My Dad Was a Hero: A Vet’s Son Pays Tribute to His Father’s Unsung Bravery

by The Village Green
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This story was first published on November 11, 2015. Tom Kerns is a resident of Maplewood, NJ.

Like any other young boy who had a father that served during World War II I wanted to know every detail of what my father experienced. I asked him if he ever shot anyone, was he in any battles, did he see anyone get shot….you get the idea. He always had the same reply: “The only thing I ever shot was a goat,” and that “I had to dive under a jeep once but my feet were sticking out and I was afraid they would get shot. They survived.” I guess I was a bit disappointed because the stories told by the other kids were more exciting. (I never did find out why he shot a goat). What I did not know was that my dad was a hero.

My dad, James M. Kerns, was a Technical Sergeant serving in the Army Air Corps stationed in the Pacific. He called himself a “radio operator” and that he was stationed out of a base on an island south of Indonesia called Christmas Island, but that’s about all I knew. It wasn’t until after my parents were gone that I found out he was actually a hero.

Dad died young, at 59 years old from lung cancer in 1979. He was a chain smoker and it killed him. I was 21 at the time and I do regret not getting to know him as I became an adult. My Mom passed away in 1992. She lived in the house I was born in almost up to the time of her death. When it came time to sell the house I went up into the attic to go through all of the old junk that accumulated over 35 years. I came across a manila envelope that was labeled with my Dad’s handwriting, “Army Papers.” What I found inside that envelope changed everything I knew about father. I literally sat and cried. It was a Certificate of Commendation, personally signed by Brigadier General Ivan Farman. It read:

For the highest devotion to duty, bravery and intrepidity in the face of continuous personal danger from enemy bombing and strafing attacks during the invasion of Okinawa, in establishing and operating for a period of ten days the only air-ground radio facilities on that island.  A member of the 148th AACS Squadron but at the time attached to Headquarters, Second Marine Aircraft Wing, T Sgt Kerns, displaying the highest sense of duty and devotion to service, as well as technical knowledge and skill fully equal to the task, established and operated the only air-ground radio facilities on Okinawa, and though in constant peril of life from enemy attack, maintained such facilities for a period of ten days, unassisted. Through the timely establishment and subsequent operation of air-ground radio facilities by T Sgt Kerns, aircraft of the Armed Forces of the United States were enabled to operate over Okinawa in effective force and thereby greatly implement the Ground Forces in the Successful battle for that island.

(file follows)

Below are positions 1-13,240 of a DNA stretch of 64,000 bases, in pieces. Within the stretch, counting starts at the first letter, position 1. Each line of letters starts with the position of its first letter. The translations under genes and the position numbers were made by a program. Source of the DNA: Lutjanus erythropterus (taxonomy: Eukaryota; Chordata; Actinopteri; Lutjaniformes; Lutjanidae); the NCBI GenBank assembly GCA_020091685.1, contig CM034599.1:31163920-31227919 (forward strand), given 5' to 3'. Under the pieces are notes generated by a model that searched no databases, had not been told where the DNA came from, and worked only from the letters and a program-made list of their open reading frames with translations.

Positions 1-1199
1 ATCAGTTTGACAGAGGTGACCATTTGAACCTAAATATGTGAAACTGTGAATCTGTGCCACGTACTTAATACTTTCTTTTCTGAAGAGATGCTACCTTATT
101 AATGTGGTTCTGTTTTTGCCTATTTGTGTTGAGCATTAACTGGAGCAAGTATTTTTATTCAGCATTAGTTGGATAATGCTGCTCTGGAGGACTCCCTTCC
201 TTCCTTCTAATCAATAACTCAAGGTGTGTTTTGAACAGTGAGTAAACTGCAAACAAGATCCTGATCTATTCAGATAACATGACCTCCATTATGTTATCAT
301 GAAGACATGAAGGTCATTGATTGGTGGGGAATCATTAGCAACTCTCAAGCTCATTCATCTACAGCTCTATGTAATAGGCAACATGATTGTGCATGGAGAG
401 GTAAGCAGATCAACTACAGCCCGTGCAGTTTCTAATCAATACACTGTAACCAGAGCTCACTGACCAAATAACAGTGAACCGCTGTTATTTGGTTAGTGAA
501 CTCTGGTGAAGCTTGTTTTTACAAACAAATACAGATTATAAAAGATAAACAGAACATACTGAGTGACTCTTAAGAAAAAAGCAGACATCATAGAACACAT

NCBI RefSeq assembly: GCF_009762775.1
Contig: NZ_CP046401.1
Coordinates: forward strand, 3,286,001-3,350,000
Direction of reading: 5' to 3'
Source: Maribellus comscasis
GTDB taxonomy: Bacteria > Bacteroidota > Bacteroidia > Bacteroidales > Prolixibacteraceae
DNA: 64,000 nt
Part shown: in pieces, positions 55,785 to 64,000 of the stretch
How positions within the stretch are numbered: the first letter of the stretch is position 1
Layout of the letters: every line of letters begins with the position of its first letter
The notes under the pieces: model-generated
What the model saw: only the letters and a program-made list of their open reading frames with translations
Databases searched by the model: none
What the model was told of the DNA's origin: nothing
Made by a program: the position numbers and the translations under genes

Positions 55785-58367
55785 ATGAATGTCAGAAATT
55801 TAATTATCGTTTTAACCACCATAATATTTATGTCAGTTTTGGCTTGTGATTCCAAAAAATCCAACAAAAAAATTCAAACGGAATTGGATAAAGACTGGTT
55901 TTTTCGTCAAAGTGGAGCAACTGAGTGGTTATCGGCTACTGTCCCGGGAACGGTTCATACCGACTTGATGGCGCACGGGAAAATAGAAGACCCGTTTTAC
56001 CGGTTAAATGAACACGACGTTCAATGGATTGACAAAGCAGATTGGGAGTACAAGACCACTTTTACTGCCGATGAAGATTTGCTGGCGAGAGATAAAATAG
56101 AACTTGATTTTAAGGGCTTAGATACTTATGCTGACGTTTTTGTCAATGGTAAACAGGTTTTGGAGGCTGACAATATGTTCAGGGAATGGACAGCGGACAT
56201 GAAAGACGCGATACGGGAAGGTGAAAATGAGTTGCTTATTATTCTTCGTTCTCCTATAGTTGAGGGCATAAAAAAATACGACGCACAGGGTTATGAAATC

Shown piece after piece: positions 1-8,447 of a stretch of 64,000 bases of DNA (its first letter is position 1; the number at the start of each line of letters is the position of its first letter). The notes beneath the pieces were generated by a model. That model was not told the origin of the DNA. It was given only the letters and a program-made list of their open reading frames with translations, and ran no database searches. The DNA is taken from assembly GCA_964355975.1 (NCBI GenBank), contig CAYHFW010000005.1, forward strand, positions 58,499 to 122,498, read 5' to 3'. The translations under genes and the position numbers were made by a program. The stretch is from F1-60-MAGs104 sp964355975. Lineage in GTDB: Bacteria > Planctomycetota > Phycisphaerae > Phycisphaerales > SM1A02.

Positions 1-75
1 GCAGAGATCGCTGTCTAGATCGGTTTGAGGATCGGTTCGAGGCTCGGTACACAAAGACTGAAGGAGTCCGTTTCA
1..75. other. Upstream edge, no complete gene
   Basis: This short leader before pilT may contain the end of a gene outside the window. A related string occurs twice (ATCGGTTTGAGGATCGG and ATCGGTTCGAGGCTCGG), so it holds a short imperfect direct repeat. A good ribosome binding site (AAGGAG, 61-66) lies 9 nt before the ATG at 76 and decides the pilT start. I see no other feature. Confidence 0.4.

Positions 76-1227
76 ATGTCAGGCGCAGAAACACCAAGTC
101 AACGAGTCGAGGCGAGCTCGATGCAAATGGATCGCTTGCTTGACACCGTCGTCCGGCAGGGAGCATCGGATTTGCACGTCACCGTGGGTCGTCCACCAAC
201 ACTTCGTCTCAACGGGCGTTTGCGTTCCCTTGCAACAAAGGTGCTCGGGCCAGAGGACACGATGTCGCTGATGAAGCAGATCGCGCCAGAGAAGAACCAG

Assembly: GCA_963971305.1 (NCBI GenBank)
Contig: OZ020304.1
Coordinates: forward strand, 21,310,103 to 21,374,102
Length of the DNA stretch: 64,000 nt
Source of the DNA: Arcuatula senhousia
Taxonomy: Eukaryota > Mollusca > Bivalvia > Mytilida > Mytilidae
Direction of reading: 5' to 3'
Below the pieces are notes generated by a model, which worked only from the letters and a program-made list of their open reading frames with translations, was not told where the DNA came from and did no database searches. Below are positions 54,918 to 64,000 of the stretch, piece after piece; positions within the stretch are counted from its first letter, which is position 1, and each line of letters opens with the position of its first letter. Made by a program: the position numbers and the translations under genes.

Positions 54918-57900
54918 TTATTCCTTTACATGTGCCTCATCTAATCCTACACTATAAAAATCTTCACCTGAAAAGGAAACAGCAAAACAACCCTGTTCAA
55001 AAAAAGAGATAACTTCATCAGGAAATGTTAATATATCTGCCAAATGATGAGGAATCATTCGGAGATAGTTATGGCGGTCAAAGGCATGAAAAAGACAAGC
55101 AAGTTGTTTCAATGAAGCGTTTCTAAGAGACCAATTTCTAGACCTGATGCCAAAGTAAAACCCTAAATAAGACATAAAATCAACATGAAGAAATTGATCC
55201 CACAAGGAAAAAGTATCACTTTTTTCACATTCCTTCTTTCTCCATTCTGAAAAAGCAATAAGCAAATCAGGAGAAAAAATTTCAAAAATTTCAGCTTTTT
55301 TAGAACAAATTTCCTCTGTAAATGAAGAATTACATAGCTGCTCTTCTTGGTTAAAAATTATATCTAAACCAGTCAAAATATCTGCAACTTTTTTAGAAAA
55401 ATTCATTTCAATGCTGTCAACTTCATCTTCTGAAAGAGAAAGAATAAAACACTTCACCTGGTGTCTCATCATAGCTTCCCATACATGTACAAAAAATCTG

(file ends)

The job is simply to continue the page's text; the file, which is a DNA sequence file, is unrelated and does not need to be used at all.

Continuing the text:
There were other documents that detailed what was accomplished. In essence; he went on to the island of Okinawa while it was still under the control of the Japanese, established air to ground radio communication which allowed the invasion to take place, and stayed and operated the radio for 10 days by himself.

I did some research….

The battle of Okinawa proved to be the bloodiest battle of the Pacific War. Thirty-four allied ships and craft of all types had been sunk, mostly by kamikazes, and 368 ships and craft damaged. The fleet had lost 763 aircraft. Total American casualties in the operation numbered over 12,000 killed (including nearly 5,000 Navy dead and almost 8,000 Marine and Army dead) and 36,000 wounded. Combat stress also caused large numbers of psychiatric casualties, a terrible hemorrhage of front-line strength. There were more than 26,000 non-battle casualties. Japanese human losses were enormous: 107,539 soldiers killed and 23,764 sealed in caves or buried by the Japanese themselves; 10,755 captured or surrendered. The Japanese lost 7,830 aircraft and 16 combat ships.

I now know why Technical Sergeant James M. Kerns never spoke about his experience in the war. And, not for nothing, but the other kids’ stories don’t even come close to matching my dad’s.

A salute to all of our Vets.  Thank you!!!

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